Strawbey Interview

Strawbey Interview

[Written by Deri Ronan (she/her)]

Strawbey is the sorrowful-dream pop project by Ruben Pope. Originally from Norwich, the 19-year-old draws influences from the melodic tones of The Japanese House and Soccer Mom, in order to distil a novel synthpop sound in his heart-rending play pretend EP. On the 2nd November, a new music video for the single ‘how do you feel’ was released from the EP.

Play pretend has been a huge success. It has been featured on six Spotify editorial playlists, gained recognition from BBC Introducing and secured a place on the BBC Introducing ‘Norfolk LGBTQ+ records of the year’ playlist. It’s a deeply personal project, exploring themes of secrecy, young love, and vulnerability and impressively, the entire EP was recorded and produced throughout lockdown. 

In the interview below, Ruben shares more about his music and plans for the future. 

I’d like to start by asking for more information about Strawbey. How did the project begin? What inspired you to become an artist? 

I guess it all started when I first met one of my, now close, friends at a university summer school a few years ago. We just got talking about music, I then discovered her original music on SoundCloud, and from that point on I knew that I wanted to make my own. I guess I’d say that she inspired me to become an artist then; that’s cool. 

I loved the single and I’m so excited to hear more about it directly from you! What does it mean to you?

The song is basically about letting someone go, so I guess it could be interpreted by people differently. But for me, it evolved into being about me leaving a whole era of my life behind, including many people and a lot of incredibly stupid decision-making, navigating the turmoil and melodrama of being young and stupid, and getting heartbroken. The EP is a journey from the disgustingly sweet, blind, innocent love on ‘whatever you do’, to the moment of finally just letting all of that go, on ‘how do you feel’, which is just like this big sigh of relief in a way. In that song I’m really letting every bit of emotion out and leaving it behind me. 

Was the single written/released during lockdown? How would you describe the impact of lockdown on your creativity?

It was written a month or so before lockdown, like in early February, and then it was actually the last song we worked on for the EP. I had no idea I was going to make an EP going into lockdown, it’s just something that sort of happened because there was so much personal stuff going on in my life, as well as dealing with life during a pandemic. I needed some form of escapism and music ended up being that for me in the biggest way ever. I wrote two of the songs over the first few weeks of lockdown and the other two were songs I had written in university over the months, just before lockdown happened.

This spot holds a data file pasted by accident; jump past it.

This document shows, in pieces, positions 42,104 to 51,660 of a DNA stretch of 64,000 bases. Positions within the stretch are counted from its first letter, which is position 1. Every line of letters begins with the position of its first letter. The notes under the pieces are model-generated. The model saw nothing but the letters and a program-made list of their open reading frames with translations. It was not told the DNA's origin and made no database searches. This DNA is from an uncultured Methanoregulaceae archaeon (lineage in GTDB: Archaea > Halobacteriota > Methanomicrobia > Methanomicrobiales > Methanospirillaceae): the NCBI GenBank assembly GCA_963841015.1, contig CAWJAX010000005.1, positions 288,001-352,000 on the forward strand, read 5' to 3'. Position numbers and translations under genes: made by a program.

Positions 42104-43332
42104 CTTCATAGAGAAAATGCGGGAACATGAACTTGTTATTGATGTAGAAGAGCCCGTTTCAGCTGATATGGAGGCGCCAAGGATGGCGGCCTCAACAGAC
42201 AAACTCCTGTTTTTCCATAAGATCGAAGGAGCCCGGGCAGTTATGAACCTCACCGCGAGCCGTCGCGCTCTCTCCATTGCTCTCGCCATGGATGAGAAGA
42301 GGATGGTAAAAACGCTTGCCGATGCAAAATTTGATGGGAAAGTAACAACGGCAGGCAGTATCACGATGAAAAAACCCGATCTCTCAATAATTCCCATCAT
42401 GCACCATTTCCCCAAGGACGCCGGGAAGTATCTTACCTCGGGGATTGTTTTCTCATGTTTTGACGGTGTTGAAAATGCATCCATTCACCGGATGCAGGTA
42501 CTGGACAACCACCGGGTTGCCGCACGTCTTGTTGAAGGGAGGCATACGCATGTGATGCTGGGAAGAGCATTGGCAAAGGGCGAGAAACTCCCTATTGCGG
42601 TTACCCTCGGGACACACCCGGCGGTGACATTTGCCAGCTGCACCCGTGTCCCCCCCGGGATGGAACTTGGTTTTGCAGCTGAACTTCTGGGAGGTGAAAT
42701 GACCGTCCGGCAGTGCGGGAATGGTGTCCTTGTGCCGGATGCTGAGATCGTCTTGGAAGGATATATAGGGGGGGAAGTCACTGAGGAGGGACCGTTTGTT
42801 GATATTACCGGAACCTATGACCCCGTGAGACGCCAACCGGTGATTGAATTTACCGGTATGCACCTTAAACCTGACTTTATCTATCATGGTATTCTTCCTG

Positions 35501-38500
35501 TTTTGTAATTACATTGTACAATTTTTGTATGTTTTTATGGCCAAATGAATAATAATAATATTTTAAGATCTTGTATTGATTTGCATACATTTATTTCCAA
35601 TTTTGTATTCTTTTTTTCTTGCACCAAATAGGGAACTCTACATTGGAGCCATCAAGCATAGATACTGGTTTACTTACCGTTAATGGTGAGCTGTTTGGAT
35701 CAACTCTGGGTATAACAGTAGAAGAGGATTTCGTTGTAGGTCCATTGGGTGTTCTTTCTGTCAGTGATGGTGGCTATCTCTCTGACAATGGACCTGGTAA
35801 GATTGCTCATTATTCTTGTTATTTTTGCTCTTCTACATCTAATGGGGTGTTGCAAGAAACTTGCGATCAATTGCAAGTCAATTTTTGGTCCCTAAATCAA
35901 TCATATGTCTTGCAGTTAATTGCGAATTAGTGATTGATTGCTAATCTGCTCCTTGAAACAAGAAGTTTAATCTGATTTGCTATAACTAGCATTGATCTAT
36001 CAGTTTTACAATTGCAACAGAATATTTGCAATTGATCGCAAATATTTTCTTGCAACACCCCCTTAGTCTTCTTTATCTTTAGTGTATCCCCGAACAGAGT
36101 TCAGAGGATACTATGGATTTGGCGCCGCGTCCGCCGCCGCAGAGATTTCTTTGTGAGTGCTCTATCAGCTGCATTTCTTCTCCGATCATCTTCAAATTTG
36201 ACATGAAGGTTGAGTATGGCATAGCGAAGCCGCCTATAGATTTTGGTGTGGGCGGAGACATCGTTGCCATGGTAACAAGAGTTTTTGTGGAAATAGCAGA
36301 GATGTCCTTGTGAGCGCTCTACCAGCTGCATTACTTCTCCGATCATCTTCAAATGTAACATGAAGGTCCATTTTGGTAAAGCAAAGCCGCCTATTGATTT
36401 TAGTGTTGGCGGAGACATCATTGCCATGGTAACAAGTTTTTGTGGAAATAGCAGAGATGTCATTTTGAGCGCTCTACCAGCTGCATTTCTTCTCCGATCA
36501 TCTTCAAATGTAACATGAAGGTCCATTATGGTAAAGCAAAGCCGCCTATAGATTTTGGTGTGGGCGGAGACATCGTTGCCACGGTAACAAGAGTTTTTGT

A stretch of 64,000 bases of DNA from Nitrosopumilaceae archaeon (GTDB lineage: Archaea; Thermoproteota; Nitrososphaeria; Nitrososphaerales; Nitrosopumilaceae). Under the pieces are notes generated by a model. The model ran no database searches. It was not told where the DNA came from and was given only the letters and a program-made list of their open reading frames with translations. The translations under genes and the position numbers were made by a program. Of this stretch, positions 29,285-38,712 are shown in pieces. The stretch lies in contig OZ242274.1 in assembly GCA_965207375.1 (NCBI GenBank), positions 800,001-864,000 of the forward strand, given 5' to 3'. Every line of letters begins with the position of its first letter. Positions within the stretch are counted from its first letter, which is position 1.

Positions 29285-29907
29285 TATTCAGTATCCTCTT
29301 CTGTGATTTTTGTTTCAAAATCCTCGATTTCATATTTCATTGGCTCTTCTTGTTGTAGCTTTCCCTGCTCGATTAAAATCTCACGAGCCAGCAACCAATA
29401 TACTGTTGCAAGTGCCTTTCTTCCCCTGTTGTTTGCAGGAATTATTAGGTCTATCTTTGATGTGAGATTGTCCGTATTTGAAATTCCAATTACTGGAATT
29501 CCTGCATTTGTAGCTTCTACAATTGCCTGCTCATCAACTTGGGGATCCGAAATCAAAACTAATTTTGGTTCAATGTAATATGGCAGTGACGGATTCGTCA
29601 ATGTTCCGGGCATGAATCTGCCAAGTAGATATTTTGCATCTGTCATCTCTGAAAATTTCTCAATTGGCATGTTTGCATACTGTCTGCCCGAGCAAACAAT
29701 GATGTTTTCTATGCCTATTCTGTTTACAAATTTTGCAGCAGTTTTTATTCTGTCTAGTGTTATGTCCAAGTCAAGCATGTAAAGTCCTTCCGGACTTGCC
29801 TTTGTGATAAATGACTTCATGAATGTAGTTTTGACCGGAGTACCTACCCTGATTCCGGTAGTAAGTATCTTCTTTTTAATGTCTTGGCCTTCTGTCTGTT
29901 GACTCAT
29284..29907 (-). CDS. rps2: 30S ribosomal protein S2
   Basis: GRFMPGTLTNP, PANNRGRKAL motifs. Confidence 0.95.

If someone told me I’d be where I am now last year, I simply wouldn’t believe them. 

I am a massive fan of The Japanese House, who I understand you consider as a big influence on your music. I can hear elements of their sound in your work and I wondered if you could share a little more about who influences you creatively and lyrically? 

Yeh, TJH really inspired the sort of synth aspect of my music. What I’m trying to do with my music, is take guitar pop, grunge and angst, and fuse it somehow with what TJH is doing if that makes sense. It’s the only way I can describe my sound. ‘How do you feel’ is the best example of that so far, and the next song I’m putting out kind of takes the darkness of HDYF but makes it very pop. 

Drawing from this, I am a massive fan of many emerging artists in the bedroom pop scene, such as Clairo, Dayglow & Zack Villere, and can hear similarities in your work (particularly with Clairo, and the heavier guitar present in many of her songs). Is this a genre you listen to a lot, or is the music you listen to vastly different from the music you make?

Clairo’s album was on repeat for me last year, my song ‘and if love didn’t defeat us’, was hugely inspired by her in terms of the production. But that song started out as a very slow, almost country, or folk kind of thing, and then we ended up making over 30 different versions of it to get it to where it is now. It was probably the biggest headache of the EP, me and my producer, Jake, definitely pushed ourselves with that one. It’s very sort of experimental bedroom pop I’d say. 

Massive congrats on your recognition from BBC Introducing and inclusion on BBC Introducing Norfolk LGBTQ+ records of the year playlist! Do you have any big goals as an artist or are you just taking it all as it comes? 

I think for this coming year I want to just keep growing what I’ve got right now, with the eventual goal of making it my career. We’ll see. 

Finally, what can we expect next from Strawbey? Is there anything you can share?

Of course! I’ve got a few tracks in the works, there’s one that we are getting close to finishing. There will be another music video which I’m working with Repulsive again. I’ve been lucky enough to get to work on it with a producer that’s worked with one of my favourite artists of the past 2 years, so I’m super excited about that! 

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